Young South Africans Chafe Under the Party Mandela Built
The Wall Street Journal writes that millions of young black voters born after the end of apartheid have known little but poverty and marginalization following years of ANC governance
A quarter-century after Nelson Mandela became this nation’s first black president, his African National Congress is struggling to overcome skepticism from an unlikely part of the electorate: young black voters born into a democratic South Africa.
Heading into national elections on Wednesday, support for the ANC and its president, Cyril Ramaphosa, is lowest among the so-called born-free generation, born since Mr. Mandela became president in 1994.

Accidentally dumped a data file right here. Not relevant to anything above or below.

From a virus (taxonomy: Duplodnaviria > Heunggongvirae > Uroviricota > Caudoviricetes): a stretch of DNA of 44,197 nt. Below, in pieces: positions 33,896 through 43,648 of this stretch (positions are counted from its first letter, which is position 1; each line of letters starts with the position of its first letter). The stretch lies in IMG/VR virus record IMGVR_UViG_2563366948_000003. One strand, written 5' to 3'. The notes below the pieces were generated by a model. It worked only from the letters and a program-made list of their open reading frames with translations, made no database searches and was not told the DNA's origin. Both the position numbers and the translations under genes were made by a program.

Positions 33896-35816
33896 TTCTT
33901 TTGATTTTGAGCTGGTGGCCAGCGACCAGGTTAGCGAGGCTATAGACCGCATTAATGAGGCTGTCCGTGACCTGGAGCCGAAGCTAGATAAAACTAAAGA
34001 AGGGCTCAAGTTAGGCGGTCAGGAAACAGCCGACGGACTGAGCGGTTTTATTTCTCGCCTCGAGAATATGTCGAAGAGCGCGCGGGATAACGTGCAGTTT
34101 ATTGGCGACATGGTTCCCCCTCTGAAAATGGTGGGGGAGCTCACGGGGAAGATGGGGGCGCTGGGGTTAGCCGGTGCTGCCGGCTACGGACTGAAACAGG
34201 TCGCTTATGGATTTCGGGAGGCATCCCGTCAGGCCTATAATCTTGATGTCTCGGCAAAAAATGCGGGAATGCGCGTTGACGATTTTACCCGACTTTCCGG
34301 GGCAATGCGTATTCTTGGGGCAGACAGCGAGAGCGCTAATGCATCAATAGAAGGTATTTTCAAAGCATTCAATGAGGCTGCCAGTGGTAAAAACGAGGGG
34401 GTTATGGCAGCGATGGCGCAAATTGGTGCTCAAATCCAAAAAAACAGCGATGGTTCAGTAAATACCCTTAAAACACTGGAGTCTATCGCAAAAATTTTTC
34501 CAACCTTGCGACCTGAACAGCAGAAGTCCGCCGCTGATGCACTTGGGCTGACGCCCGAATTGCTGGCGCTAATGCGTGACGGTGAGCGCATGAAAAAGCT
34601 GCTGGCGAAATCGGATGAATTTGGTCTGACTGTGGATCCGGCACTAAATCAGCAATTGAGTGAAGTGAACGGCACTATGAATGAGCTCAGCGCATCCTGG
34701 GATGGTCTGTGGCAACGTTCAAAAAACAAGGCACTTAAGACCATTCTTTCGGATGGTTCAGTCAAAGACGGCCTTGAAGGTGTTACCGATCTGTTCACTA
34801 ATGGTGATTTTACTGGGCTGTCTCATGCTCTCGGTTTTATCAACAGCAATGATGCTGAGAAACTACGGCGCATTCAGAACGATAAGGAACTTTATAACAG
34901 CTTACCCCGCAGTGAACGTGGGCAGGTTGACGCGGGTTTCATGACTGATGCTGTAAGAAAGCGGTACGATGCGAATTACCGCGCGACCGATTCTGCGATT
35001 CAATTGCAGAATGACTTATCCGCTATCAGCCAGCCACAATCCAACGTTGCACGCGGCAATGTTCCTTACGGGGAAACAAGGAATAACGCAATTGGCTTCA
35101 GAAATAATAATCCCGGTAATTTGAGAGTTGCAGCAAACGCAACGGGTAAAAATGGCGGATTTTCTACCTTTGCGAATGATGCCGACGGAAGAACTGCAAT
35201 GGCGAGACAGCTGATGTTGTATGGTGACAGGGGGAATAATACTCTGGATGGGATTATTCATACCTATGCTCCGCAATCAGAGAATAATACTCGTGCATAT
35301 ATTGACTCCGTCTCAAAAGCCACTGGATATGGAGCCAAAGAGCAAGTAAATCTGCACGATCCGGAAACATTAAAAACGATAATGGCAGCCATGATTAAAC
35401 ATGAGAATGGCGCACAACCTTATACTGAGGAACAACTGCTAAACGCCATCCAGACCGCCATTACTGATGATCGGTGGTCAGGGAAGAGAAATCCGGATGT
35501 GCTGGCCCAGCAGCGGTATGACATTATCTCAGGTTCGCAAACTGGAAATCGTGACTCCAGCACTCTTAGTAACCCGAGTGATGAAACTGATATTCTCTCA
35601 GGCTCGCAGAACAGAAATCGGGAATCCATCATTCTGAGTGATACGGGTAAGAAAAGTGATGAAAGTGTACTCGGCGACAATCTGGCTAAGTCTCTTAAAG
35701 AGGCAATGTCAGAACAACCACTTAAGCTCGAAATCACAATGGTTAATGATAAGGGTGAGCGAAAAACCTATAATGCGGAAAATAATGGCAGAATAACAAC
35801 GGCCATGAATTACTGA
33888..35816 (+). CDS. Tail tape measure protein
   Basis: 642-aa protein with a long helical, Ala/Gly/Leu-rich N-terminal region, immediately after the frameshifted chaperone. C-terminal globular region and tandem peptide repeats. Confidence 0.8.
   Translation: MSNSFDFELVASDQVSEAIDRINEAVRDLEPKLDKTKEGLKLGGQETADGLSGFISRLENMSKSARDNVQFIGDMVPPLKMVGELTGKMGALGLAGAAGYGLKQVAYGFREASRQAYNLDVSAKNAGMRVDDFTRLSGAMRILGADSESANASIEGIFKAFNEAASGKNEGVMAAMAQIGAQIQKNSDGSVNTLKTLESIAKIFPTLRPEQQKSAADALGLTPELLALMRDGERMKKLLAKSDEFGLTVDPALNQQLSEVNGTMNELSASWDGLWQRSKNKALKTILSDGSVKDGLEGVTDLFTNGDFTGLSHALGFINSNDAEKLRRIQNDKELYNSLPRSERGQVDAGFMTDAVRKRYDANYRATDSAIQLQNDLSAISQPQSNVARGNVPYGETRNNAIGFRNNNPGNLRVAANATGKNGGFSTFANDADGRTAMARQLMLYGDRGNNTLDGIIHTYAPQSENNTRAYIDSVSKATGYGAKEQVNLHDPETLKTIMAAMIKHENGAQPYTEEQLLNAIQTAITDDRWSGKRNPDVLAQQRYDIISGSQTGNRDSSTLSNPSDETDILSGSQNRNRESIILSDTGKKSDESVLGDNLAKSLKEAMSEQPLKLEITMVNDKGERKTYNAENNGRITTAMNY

High youth unemployment, an ailing education system and near-daily revelations of government corruption have made many born frees, as they are known, question what the ANC has to show for its 25-year dominance of South African politics.
Their disaffection is a brewing crisis for the ruling party, which is on course for its worst national result since 1994. The ANC, however, is still expected to gain a majority in the May 8 vote—including among young voters—due to its superior organization, its unparalleled reach into rural areas and a lack of viable alternatives for many voters.
To read the full article in The Wall Street Journal, click here.
Picture: Thandi Ntobela | Photographs by Samantha Reinders for The Wall Street Journal